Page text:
China cooks up own tax reform plan

[] — THE world’s largest miner, BHP Billiton, has responded to the Australian government claiming its proposed Resource Super Profits Tax (RSPT) lacks any of the fundamentals required of sound tax reform.

That may be true, and there could be a few iterations of the proposals before anything concrete is decided. An interesting report from Goldman Sachs, however, raises the interesting question as to whether resources tax of this ilk may have a positive effect on metal prices.

It also comments on proposed royalty taxes in China which, like Australia, is an important supplier of metals.

Said Goldman Sachs: “Changes in tax regime can impact metal prices in two ways. First, for countries with swing capacity that sets the marginal cost of production, taxation in the form of government royalties can affect near-term, cyclical prices directly through cost-push inflation.

“Second, tax changes can have an impact on structural prices by raising the price needed to motivate new production in capital-intensive industries with long investment horizons and volatile operating margins (made more volatile with changing tax rates).’

I doubt whether an uptick in metal prices would help offset the effective tax increase BHP Billiton, Xstrata and Rio Tinto would suffer from the RSPT – 57% from 42% it has been suggested – but resource nationalism is adding to the difficulty of sourcing fresh or continued supply of metals.

The RSPT is a particularly headline grabbing event, but Alberta’s “Our Fair Share’ oil and gas royalty review in 2008, and similar proposals to capture more resource rents, as Goldman Sachs terms it, have been seen in Chile and Brazil.

And now China. According to Goldman Sachs, China is considering reforming its resource tax regime from the current 1993 tax regime which charges levies on quantity of production, in favour of levies on value of production. The intention is to “. better reflect the supply-demand economics’, says Goldman Sachs.

“As China is a swing supplier of many commodities, we believe that this shift has the potential to increase the marginal cost of production and, in turn, lend incremental support to prices,’ the report said.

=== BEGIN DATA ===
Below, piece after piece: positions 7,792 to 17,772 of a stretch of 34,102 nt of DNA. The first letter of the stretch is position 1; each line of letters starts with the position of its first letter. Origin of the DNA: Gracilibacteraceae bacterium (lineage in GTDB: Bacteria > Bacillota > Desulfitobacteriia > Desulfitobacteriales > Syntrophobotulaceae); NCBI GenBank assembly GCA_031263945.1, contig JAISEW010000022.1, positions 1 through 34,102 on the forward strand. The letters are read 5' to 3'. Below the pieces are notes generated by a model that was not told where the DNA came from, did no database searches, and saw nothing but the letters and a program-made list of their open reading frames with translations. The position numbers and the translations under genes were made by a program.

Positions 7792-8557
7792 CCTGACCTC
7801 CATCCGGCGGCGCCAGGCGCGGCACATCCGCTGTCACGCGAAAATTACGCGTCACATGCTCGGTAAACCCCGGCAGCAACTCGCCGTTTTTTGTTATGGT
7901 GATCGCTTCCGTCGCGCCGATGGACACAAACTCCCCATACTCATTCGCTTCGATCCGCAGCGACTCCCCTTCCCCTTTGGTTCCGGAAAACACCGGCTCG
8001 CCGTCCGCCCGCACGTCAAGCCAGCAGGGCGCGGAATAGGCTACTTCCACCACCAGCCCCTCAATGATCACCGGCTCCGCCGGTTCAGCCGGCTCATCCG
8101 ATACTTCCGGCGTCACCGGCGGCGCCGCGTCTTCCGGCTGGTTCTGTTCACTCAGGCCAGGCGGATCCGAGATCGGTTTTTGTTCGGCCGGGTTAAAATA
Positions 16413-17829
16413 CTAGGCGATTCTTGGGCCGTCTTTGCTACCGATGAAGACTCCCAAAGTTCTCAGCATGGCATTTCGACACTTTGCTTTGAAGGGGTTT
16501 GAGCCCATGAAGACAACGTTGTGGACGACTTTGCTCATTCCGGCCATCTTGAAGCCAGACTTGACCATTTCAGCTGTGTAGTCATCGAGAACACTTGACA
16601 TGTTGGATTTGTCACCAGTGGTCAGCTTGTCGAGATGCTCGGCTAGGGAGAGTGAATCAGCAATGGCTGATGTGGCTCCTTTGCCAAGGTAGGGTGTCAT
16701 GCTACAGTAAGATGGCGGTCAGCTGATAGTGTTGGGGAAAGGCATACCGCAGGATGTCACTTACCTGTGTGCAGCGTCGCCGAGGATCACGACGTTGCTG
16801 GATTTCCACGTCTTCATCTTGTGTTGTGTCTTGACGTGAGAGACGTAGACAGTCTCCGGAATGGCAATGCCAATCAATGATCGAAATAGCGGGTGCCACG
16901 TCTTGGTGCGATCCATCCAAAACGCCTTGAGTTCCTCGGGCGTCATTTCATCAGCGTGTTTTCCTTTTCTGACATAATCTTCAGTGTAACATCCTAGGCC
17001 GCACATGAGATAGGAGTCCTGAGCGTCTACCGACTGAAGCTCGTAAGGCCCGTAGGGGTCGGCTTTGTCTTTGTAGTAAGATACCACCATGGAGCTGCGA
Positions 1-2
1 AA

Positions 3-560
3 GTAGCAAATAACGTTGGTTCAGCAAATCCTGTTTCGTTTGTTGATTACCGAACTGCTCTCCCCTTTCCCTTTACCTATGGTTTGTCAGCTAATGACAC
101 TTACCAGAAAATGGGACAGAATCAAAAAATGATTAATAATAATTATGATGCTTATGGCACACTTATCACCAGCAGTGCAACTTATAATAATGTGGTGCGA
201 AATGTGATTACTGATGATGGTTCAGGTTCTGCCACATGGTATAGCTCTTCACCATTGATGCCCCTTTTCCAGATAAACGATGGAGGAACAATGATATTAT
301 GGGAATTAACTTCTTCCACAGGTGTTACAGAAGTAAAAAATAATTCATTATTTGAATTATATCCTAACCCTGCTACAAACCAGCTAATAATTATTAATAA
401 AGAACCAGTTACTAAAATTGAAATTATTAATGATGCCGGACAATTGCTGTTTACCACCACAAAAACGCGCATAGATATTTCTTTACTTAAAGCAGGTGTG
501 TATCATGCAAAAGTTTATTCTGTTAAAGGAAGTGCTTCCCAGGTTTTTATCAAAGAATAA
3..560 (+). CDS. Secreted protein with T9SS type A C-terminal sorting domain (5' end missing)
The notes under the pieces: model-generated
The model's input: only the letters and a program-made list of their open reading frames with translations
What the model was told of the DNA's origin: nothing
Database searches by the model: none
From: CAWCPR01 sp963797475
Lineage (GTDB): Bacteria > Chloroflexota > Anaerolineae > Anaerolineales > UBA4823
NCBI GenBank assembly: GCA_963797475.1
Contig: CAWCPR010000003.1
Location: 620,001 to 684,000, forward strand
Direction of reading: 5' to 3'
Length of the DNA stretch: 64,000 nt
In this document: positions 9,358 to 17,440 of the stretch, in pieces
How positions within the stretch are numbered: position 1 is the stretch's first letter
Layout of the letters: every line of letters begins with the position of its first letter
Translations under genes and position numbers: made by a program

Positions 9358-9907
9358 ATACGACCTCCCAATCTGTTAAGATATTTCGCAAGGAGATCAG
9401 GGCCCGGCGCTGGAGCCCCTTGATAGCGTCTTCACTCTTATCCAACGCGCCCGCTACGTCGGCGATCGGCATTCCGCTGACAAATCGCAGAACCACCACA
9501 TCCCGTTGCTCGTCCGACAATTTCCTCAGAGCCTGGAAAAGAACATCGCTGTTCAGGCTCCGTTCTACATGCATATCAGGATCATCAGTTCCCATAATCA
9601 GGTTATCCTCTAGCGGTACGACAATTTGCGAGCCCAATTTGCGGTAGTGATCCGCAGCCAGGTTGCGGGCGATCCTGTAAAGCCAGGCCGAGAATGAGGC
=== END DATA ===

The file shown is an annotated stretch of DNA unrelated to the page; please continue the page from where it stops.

This would be a comfort to investors watching the recent selloff in base metals from about April which Goldman Sachs believes is only a temporary reaction to distress in certain Eurozone economies.

Finweek columnist Vic de Klerk believes, however, that the 6% decline in the copper price earlier this month and improvement in the gold price from the $1000 mark to the $1200 per ounce level is more ominous to metal prices in general.

Plotting the metal prices of both on a single graph he concluded that somewhere around March, the gold price was warning that too much money was being printed, especially the euro while the waning price of copper was saying “.. prospects were fading for world economic growth’.

While I accept the well acknowledged, fundamental relationship of gold to money – investors buy gold when they lose confidence in money – I don’t really believe prospects are fading for world economic growth.

The property bubble in China and the likelihood the economy, expected to record double-digit GDP growth this year, will be cooled does not for a minute indicate anything other than another sustained bull run for metals. Hence the taxes.

Closer to home, this is the first year that miners in South Africa will be paying their own new found tax, the royalties described in the controversial Royalty Act which was promulgated in 2008 but only applied from May this year following the hiatus of the 2009 recession.

As China is a swing supplier of many commodities, we believe that this shift has the potential to increase the marginal cost of production

Attorney Bell Dewar says there have already been some amendments to the Royalty Act, mostly of a benign nature.

For instance, a company that wins or extracts metals and then exports them for beneficiation only to reimport the matte would not trigger any royalty. No names are mentioned but one can only summon Northam Platinum to mind which exports concentrate to Heraeus and reimports a beneficiated product.

Another amendment is actually an exclusion and allows, for instance, Impala Platinum to “sell’ matte to its sister division, Impala Refining Services without incurring a royalty on that sale.

It sounds highly specific, but legislation of tax reform isn’t by any means a joy ride. One only wonders how South Africa’s smaller companies such as its juniors are going to cope meeting the full letter of the law on the Royalty Act.